Spatial modeling, covariate measurement error and design issues in environmental epidemiology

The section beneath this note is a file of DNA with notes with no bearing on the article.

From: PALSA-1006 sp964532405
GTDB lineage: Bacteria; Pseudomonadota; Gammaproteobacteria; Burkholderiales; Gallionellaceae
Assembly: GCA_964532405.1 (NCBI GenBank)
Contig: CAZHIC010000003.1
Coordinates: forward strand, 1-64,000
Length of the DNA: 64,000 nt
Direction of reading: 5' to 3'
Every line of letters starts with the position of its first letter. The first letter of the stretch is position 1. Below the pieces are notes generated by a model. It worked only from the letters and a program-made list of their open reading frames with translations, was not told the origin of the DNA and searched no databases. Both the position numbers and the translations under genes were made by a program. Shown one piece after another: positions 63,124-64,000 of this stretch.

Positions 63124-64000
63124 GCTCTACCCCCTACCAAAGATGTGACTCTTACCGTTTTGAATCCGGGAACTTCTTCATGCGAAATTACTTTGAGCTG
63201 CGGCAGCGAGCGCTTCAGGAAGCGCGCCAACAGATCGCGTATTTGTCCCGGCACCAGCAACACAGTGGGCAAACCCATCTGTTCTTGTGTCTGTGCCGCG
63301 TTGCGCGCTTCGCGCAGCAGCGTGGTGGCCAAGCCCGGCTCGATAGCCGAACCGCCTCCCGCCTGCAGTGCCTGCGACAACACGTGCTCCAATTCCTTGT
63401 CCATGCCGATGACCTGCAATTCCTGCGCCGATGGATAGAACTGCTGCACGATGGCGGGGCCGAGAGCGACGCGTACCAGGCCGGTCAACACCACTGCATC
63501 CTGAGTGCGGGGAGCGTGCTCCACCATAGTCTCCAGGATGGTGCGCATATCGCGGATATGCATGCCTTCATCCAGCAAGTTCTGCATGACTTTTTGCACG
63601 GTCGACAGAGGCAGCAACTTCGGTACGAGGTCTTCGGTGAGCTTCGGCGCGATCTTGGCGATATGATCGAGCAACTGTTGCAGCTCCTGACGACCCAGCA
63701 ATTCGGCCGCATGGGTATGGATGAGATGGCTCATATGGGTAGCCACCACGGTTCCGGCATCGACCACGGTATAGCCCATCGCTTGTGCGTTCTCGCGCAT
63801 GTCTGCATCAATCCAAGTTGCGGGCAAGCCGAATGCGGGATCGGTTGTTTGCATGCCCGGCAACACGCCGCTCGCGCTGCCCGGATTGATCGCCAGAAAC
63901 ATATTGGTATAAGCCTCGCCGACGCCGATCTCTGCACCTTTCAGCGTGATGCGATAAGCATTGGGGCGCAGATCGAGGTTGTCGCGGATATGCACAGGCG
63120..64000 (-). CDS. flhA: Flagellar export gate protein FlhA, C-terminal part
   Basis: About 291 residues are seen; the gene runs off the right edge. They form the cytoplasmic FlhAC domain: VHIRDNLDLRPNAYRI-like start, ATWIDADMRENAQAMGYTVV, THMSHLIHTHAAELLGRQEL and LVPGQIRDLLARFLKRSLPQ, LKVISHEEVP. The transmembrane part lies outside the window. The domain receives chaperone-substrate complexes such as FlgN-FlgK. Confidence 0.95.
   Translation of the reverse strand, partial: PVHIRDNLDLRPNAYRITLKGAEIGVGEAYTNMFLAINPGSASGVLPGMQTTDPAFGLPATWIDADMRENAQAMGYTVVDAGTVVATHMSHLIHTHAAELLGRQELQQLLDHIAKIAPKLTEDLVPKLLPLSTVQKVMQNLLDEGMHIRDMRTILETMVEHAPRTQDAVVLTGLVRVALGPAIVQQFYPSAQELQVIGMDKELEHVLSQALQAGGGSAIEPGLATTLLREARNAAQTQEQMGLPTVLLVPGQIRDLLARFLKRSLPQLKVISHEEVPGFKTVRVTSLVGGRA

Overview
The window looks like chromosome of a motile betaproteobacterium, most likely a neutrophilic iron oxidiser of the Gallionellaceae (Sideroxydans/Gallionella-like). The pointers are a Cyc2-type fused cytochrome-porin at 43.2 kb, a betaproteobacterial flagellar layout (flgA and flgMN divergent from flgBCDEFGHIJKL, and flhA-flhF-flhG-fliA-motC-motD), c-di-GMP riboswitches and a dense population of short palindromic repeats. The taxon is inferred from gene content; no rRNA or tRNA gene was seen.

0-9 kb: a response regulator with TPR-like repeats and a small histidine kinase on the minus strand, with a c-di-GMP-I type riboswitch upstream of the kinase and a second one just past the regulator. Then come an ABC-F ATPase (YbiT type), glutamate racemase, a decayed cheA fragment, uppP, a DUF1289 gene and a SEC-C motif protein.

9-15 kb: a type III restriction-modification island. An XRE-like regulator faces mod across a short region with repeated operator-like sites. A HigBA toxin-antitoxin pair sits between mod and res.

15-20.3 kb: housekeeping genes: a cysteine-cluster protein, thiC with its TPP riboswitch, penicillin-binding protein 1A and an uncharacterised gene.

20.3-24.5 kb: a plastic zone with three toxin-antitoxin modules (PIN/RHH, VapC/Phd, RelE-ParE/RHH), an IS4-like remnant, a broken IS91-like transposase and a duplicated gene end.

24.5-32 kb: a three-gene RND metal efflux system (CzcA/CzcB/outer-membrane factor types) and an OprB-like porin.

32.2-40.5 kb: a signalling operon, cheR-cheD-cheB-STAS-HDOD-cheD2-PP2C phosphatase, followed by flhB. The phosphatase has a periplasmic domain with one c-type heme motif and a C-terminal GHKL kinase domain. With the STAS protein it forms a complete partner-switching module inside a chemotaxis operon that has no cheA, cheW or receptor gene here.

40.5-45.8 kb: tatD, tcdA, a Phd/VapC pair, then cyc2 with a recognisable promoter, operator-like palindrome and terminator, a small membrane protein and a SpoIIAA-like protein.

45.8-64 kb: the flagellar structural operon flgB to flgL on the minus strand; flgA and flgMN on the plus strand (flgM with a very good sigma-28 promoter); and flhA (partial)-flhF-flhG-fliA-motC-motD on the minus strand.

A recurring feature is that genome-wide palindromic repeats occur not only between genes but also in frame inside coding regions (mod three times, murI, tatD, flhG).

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In this thesis we develop methods to resolve a series of problems motivated by the analysis of administrative data to help explain geographical variation in disease rates. The Conditional auto-regressive (CAR) structure within a hierarchical generalized linear model offers a robust, flexible, and popular class of models for the exploration and analysis of geographical variation across small areas. However, lack of modeling strategies for individual level covariate data is a limitation of the existing methodology. We propose an individual level covariate adjusted conditional auto-regressive (indiCAR) model to incorporate both individual and area level covariates while adjusting for spatial correlation in disease rates. We also extend the indiCAR method to a semiparametric mixed model framework that allows adjustment for smooth covariate effects (smooth-indiCAR). We illustrate the applicability of both methods in a distributed computing framework that enhances its application in the Big Data domain with a large number of individual/group level covariates involved. We evaluate the performance of indiCAR and smooth-indiCAR through simulation studies. Our results indicate that both methods provide reliable estimates of all the regression and random effect parameters. The estimated regression coefficient based on the CAR modeling, however, appears to be sensitive to the assumed spatial correlation structure. We hypothesize that such sensitivity is especially likely to occur when the covariate of interest has been measured with error. We quantify the biases of covariate measurement error, showing that the amount of attenuation depends on the degree of spatial correlation in both the covariate of interest and the assumed random error from the regression model. These results explain why the estimates obtained from spatial regression modeling are often so sensitive to the assumed model error structure. We propose and develop both a parametric and a semiparametric approach to obtain bias corrected estimate. Statistical analysis of administrative data often helps in uncovering trends and patterns that need to be followed up via traditional epidemiologic investigations. Case control studies are often the first choice. However, appropriate selection of controls and lack of power to detect interaction effect are the main concerns of a case control design. We propose a variant of the classical case-control design, the exposure enriched case-control (EECC) design, where not only cases, but also high (or low) exposed individuals are over-sampled, depending on the skewness of the exposure distribution. We show that the judicious oversampling of exposure is possible and can boost the study power particularly when susceptibility genes are rare and environmental exposure is highly skewed.
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